“The State of Food Security and Nutrition in the World” paints a grim picture, based on 2021 data, saying the statistics “should dispel any lingering doubts that the world is moving backwards in its efforts to end hunger, food insecurity and malnutrition in all its forms”, it explained.
It warned that the ongoing war in Ukraine, “is disrupting supply chains and further affecting prices of grain, fertilizer and energy” resulting in more price increases in the first half of 2022.
At the same time, they said, more frequent and extreme climate events are also disrupting supply chains, especially in low-income countries.
Ukraine and Russia together produced almost a third of the world’s wheat and barley and half of its sunflower oil, while Russia and its ally Belarus are the world’s No. 2 and 3 producers of potash, a key ingredient of fertiliser.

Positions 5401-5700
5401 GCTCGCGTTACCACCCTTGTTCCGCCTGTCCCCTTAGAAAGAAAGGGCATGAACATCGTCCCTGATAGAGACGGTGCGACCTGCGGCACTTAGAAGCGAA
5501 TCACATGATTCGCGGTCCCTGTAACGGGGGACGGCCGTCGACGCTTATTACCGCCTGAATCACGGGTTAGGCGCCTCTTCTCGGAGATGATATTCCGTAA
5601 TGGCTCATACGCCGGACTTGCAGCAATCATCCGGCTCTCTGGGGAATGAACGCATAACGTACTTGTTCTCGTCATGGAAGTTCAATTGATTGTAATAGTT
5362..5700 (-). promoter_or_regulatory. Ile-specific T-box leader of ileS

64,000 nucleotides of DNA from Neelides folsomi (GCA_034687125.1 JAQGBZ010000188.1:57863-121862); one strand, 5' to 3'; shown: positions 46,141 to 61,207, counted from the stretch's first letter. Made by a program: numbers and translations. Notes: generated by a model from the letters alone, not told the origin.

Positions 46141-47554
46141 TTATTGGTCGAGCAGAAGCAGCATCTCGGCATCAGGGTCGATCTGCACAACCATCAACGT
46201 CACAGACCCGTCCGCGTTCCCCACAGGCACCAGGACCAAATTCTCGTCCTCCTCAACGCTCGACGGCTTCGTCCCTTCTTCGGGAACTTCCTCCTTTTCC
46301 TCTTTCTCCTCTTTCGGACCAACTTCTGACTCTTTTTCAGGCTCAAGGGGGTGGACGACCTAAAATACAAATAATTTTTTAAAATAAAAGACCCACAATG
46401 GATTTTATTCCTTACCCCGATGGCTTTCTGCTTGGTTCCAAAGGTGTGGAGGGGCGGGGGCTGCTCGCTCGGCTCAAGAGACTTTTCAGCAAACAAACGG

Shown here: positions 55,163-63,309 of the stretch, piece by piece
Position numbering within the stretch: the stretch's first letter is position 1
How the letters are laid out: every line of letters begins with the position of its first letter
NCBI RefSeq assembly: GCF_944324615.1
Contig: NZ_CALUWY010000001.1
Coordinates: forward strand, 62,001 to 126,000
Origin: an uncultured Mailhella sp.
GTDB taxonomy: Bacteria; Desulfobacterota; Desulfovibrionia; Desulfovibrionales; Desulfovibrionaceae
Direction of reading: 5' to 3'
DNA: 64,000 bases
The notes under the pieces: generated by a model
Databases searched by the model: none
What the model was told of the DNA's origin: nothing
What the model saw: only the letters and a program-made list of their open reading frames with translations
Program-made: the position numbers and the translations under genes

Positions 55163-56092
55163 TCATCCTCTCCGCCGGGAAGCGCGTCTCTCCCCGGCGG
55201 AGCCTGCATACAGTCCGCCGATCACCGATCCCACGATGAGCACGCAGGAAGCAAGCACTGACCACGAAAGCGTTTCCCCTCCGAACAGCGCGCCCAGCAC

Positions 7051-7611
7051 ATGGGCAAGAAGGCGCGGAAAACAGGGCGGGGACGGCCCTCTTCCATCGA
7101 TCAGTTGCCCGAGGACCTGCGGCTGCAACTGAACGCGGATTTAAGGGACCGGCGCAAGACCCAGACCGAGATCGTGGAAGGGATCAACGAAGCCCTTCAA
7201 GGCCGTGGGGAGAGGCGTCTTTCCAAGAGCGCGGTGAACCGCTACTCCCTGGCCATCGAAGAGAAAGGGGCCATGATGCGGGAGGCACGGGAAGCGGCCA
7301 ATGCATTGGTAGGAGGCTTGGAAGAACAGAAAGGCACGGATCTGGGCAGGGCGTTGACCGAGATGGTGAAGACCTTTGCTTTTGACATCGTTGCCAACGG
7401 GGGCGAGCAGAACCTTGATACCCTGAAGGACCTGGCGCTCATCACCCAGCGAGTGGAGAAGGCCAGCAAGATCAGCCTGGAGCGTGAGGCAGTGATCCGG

Nearly 924 million people (11.7% of the global population) faced food insecurity at severe levels, an increase of 207 million in two years.
The gender gap in food insecurity continued to rise in 2021 — 31.9% of women in the world were moderately or severely food insecure, compared to 27.6% of men — a gap of more than 4 percentage points, compared with 3 percentage points in 2020.
Almost 3.1 billion people could not afford a healthy diet in 2020, up 112 million from 2019, reflecting the effects of inflation in consumer food prices stemming from the economic impacts of the COVID-19 pandemic and the measures put in place to contain it.
An estimated 45 million children under the age of five were suffering from wasting, the deadliest form of malnutrition, which increases children’s risk of death by up to 12 times.
Furthermore, 149 million children under the age of five had stunted growth and development due to a chronic lack of essential nutrients in their diets, while 39 million were overweight.
“This report repeatedly highlights the intensification of these major drivers of food insecurity and malnutrition: conflict, climate extremes and economic shocks, combined with growing inequalities,” the heads of the five U.N. agencies wrote in this year’s Foreword.
“The issue at stake is not whether adversities will continue to occur or not, but how we must take bolder action to build resilience against future shocks,” it added.